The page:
Massive holidays are coming up right around the corner as we inch closer to the end of the year. Bountiful feasts await you, and the stress of gaining a pound the following morning weighs down on you.  

Thanksgiving could be a holiday full of tasty food and fun company, a time to have fun and unwind. In any case, you may be feeling a bit of post-Thanksgiving guilt after reveling in that turkey leg or pumpkin pie.   

Wearing a face mask in public helps protect you from contracting the coronavirus by reducing virus transmission when physical distancing isn’t possible. There are several face masks available in the market, and not every type offers the same level of protection. Read on to discover the different kinds of face masks for COVID-19.  

  

 

People with diabetes are more likely to experience higher tendencies of developing mental health issues. These include mood swings, depression, anxiety, confusion, etc. Diabetes management, especially of the physical symptoms, is a constant battle. Once you are afflicted with diabetes, drugs and several lifestyle changes can become permanent. In this article, we’ll take a look at a mental health condition called diabetes distress and how to overcome it.  

  

Hand hygiene is one of the best measures to combat the spread of coronavirus disease, and washing your hands properly, reduces the chances of contracting the virus.  

COVID-19 spreads through water droplets from coughing or sneezing. Experts say that the virus lingers on surfaces for up to three days, which means you are more likely to get infected if you don’t practice good hand hygiene.  

Treatment options for type 1 diabetes are limited compared to other types of diabetes. Type 1 diabetes is irreversible and a lifelong condition. The only way to stabilize this condition is through regular doses of insulin as the body can’t produce natural insulin by itself. There are different types of insulin; sorted by the time it takes to take effect and how long it works. Here are the treatment options and health management tips for type 1 diabetes.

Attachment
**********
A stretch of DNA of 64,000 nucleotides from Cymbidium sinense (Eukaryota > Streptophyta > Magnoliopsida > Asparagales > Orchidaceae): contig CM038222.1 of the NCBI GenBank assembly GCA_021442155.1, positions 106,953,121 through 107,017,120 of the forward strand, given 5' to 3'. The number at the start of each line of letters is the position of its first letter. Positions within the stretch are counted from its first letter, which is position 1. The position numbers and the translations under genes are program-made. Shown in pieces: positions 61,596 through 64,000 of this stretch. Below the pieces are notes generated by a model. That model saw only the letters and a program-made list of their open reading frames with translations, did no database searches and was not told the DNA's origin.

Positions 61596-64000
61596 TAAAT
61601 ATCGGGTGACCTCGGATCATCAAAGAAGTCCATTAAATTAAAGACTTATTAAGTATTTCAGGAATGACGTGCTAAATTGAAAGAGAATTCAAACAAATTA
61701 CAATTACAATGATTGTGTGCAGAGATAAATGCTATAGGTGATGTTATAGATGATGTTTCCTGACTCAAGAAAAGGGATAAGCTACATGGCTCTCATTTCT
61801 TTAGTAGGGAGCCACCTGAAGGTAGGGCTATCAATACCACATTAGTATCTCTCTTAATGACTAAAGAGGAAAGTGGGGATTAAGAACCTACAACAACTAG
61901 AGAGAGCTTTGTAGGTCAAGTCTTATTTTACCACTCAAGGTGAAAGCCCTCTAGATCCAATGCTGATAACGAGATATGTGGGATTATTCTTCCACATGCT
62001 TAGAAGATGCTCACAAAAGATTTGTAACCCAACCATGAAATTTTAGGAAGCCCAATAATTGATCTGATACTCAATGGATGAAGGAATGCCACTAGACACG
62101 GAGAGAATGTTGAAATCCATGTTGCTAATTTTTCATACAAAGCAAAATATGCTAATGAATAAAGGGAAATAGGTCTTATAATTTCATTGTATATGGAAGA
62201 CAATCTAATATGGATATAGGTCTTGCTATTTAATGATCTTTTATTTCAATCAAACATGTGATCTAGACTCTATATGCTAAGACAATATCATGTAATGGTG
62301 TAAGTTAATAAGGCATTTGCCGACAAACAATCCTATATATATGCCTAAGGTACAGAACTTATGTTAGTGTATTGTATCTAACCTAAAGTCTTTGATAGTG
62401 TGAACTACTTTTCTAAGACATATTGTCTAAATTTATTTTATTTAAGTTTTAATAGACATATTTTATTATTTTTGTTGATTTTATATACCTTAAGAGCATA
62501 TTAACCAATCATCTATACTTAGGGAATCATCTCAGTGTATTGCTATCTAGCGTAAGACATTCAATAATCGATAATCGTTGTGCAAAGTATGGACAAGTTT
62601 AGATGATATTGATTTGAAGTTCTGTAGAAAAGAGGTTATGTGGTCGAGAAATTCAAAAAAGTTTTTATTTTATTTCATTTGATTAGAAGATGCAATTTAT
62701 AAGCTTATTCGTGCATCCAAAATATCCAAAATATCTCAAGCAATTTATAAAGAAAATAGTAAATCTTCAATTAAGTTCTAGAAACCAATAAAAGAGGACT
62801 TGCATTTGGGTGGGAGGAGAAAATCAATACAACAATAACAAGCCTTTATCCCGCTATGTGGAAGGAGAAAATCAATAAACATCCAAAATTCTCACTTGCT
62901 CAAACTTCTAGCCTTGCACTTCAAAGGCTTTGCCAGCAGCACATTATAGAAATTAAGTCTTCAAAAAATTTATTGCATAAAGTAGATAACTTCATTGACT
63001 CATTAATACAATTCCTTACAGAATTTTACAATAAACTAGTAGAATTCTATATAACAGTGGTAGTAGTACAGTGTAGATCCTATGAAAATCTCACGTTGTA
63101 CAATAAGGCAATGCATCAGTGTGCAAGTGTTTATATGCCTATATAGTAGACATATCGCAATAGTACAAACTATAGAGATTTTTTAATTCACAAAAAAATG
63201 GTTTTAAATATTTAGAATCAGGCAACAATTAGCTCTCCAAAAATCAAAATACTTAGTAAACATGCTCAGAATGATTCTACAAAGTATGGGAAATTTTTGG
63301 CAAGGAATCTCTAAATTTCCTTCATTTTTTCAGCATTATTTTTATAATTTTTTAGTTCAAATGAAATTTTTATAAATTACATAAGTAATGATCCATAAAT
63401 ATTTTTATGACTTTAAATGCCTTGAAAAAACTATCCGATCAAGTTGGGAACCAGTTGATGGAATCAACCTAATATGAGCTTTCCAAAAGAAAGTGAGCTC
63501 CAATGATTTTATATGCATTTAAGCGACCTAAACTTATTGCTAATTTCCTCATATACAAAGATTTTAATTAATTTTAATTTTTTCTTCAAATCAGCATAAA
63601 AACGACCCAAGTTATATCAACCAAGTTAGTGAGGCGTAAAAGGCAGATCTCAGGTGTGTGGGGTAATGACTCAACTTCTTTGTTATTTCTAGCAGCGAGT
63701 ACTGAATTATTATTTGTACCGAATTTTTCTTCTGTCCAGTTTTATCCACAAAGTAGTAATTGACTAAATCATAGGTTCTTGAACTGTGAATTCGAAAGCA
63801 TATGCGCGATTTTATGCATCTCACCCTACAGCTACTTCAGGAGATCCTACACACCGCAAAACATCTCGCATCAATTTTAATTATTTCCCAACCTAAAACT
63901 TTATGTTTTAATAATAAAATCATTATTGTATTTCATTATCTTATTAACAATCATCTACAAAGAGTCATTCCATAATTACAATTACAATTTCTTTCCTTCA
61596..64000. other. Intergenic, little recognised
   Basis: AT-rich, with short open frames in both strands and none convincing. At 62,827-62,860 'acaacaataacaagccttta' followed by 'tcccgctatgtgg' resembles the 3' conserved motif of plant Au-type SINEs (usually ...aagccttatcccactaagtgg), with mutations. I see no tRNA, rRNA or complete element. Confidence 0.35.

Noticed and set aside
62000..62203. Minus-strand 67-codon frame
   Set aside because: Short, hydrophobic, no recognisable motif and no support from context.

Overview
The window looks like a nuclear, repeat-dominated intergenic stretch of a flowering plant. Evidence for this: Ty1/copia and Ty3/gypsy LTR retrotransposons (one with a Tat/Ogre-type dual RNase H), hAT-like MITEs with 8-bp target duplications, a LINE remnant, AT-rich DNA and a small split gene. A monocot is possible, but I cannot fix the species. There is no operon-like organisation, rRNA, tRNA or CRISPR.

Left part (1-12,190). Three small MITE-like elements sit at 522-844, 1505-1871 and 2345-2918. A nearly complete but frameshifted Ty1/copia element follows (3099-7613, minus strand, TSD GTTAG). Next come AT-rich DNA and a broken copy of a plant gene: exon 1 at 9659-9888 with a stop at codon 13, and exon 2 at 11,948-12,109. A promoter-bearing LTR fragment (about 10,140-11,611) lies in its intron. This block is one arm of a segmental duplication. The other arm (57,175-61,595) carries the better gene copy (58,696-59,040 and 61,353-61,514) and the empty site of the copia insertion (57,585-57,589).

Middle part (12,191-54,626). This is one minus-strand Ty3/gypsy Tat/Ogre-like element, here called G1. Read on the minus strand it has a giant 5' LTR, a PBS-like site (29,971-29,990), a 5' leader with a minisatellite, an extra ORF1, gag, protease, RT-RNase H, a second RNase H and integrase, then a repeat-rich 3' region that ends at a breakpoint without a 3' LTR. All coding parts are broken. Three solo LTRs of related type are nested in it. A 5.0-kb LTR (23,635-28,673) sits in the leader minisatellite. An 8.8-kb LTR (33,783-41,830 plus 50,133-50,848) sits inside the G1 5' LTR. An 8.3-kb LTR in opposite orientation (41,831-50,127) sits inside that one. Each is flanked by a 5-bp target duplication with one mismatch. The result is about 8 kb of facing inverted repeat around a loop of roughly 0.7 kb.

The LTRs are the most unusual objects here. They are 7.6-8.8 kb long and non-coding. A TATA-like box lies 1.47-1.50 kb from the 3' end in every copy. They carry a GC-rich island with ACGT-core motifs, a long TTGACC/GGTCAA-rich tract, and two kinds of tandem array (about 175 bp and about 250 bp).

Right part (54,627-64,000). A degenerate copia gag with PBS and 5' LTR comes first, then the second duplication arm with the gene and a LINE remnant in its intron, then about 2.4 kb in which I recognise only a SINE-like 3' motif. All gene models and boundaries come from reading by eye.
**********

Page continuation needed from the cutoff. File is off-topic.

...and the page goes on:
The world is slowly reopening after a global pandemic caused economic and health crises. Even with the 2019 novel coronavirus (COVID-19) at large, businesses, schools, and other institutions are operating once again in an attempt to recover from months of lockdown initiatives.   

 

What makes this virus dangerous is that asymptomatic people may spread the virus without knowing. Reducing the transmission rate lies in the collective effort by communities to follow the necessary steps in preventing this deadly virus from spreading.   

What should you do to avoid getting sick? Here are five COVID-19 prevention tips to protect yourself and your loved ones. 

 

Back-to-school season is here, and it is time to prepare for the unavoidable spread of germs that will occur as students enter campuses. It is crucial to sanitize and target the top germ hotspots to reduce the risk of illness brought about by germ contamination. As parents, it is also insightful to know about these hotspots so you can take precautionary measures against germs.  

  

Businesses are now gradually re-opening, and more will continue to do so in the coming months. Employees spend most of their day in the office. Both the staff and management should be aware of these germ hotspots to take action and prevent the spread of harmful pathogens. 

 

While most cleaning services clean and disinfect some areas, there are frequently touched spots that are neglected or still retain the danger despite regular cleaning. In this article, we will cover ten germ hotspots in the office so you can keep your office clean and sanitary. 

 

We encounter millions of germs every day, and most of them are not a danger to our health. With the ongoing quarantine measures, most people spend the majority of their time at home. While you may have had the time to clean your entire house, you cannot kill all germs by cleaning the common areas in your home. Some of the most harmful bacteria and viruses lurk in unexpected places. 

 

Over the past months, hand hygiene and cleanliness have been one of our priorities in fear of contracting the coronavirus (COVID-19). People are often confused about the difference between cleaning, sanitizing, and disinfecting.  This confusion leads them to incorrect practices and misinformed use of products. 

These terms are integral to preventing the spread of infectious diseases, and it is crucial to know the difference between them to properly proceed on the best course of action in a given situation. You can look at these three as steps to a holistic approach.